One of the slides in my Mobile Games: What Happens Next? talk at Pocket Gamer Connects London 2018 is beginning to look alarmingly prescient.
Considering what factors could impact market growth, either positively or negatively, I ran through the usual gambit of:
- hardware changes,
- chat games,
- autonomous cars, even.
But now one face stands out.
Not that Chinese president Xi Jinping is likely directly responsible for the shuttering of new game releases in China in recent months. But the increasing restrictions in many aspects of Chinese life - on and offline - that have occurred as his personal power has grown in recent years are not coincidental.
Away from games, Chinese citizens are now banned from using VPNs, buying cryptocurrency or livestreaming.
Even if the backlog was immediately sorted, these games couldn’t all be released immediately without saturating the market.
Meanwhile, the government is hard at work creating a national reputation system to rank all of its 1.4 billion population, and its already strong stance when it comes to censoring anything that doesn’t match its view of ‘positive Chinese character’ has been further ratcheted up.
Notably, this has seen a crackdown on soccer players and rappers with tattoos, to a tougher view taken on usual suspects such as any content containing violence and abnormal sexual behaviour. And that’s before we get onto Winnie the Pooh...
But back to games. The first big shift in terms of Chinese government interest happened in back in 2016 when rules came into force that ensured all new games needed a government approval number to be released, while non-Chinese-developed games need to be published through a Chinese partner.
Run by China's State Administration of Press and Publication, Radio, Film and Television, SAPPRFT came under plenty of criticism both for the length of time it took to get a licence and its seemingly arbitrary rules, especially when it came to the inclusion of English characters.
Yet, although slow, the process seemed to bed down, however, with many larger Chinese companies working around delays and uncertainty by gaining pre-approval for games they planned to release at a later date.
The current problems, which have seen no new games approved since the end of March 2018, has resulted from responsibility for games regulation being moved from SAPPRFT (which has been broken up) to the new State Administration of Radio and Television and the Ministry of Culture and Tourism.
This is the result of further widespread changes to “strengthen the party’s leadership in all areas of work”.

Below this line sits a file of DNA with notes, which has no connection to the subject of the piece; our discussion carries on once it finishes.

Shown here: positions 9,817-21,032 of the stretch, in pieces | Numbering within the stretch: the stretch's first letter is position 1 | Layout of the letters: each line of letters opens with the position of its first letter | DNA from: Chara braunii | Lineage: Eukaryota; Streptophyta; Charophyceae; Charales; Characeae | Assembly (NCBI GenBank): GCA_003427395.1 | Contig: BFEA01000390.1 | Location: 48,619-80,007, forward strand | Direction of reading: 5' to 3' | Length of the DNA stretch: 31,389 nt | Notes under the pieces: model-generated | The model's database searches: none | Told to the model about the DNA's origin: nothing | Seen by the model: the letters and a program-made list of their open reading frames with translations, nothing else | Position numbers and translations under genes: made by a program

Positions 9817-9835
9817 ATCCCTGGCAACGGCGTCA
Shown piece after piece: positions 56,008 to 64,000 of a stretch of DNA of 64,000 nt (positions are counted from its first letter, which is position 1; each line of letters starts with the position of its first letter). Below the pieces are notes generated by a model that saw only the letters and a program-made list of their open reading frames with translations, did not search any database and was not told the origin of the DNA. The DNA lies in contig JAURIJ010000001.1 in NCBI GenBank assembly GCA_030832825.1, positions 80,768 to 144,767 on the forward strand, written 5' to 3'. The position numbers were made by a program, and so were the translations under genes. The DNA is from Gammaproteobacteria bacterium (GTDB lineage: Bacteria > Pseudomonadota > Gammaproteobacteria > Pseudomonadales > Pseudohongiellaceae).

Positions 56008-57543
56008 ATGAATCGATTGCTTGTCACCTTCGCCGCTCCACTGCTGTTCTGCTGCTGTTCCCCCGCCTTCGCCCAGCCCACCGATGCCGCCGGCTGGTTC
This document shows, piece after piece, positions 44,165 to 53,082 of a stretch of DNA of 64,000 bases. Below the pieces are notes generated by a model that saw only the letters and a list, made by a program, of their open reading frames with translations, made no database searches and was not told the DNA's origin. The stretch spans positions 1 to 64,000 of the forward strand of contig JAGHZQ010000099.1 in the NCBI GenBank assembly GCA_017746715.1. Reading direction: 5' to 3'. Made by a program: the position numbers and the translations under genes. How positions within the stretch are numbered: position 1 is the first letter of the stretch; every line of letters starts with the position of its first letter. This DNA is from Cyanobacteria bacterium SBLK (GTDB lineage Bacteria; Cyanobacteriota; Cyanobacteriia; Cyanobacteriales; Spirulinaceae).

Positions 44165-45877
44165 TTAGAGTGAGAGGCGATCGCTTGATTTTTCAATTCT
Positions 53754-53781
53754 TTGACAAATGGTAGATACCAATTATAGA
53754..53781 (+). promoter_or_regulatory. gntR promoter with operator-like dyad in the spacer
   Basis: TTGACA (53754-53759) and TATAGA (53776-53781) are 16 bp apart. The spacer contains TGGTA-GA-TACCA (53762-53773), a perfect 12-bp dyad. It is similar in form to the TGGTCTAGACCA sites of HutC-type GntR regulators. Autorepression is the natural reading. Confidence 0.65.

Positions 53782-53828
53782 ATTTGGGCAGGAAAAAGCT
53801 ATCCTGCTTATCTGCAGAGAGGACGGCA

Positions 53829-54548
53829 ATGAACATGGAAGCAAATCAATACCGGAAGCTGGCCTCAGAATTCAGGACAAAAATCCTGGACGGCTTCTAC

One early casuality has seen the seemingly innocuous Tencent-published Monster Hunter World losing its licence and being banned for as-yet unconfirmed reasons.
Clearly, the game had received its government license from SAPPRFT before 31 March, and was successfully released on the back of one million pre-registrations only for that licence to be cancelled following “a large number of complaints”.
In the worst case scenario, the Chinese game market could drop into single digit growth with implications for the global games market.
Similarly, Tencent has been hamstrung by a lack of a licence for the new versions of PUBG Mobile and Fortnite it hoped to launch to improve monetisation, not to forget a high profile government reprimand received in 2017 because it thought children were playing its Honor of Kings mobile game for too long.
No surprise, Tencent’s share price has dropped 30 percent since its March 2018 peak, wiping over $150 billion off its market cap.
The long wait
So what happens now?
That rather depends on whether you consider the situation the start of tighter restrictions on games and other online content, or just teething problems for the new regulator; that is do you believe this is a conspiracy or a cock-up?
Either way, the process of checking through hundreds of games is a complex one and it appears the transition between regulators has been badly mishandled. When the first game licences are finally handed out, the massive backlog - already thousands of games - will take months to clear.
Even if the backlog was immediately sorted, these games couldn’t all be released immediately without saturating the market, and for some titles, the delay will mean their commercial justification has vanished.
Similarly, there’s now plenty of uncertainty surrounding high profile projects such as Steam’s launch in China, not to forget the ongoing banning of games from South Korea, which has been in place since March 2017.
All of this will have a big impact on the growth rate of the Chinese game market, the world’s largest, in 2018. Already dropping from the high double-digit growth rates of 2015 and 2016, in the worst case scenario, it could even drop into single digits, with further implications for the headline growth rate of the overall games market.
And, remember, this is assuming the current situation is a cock-up.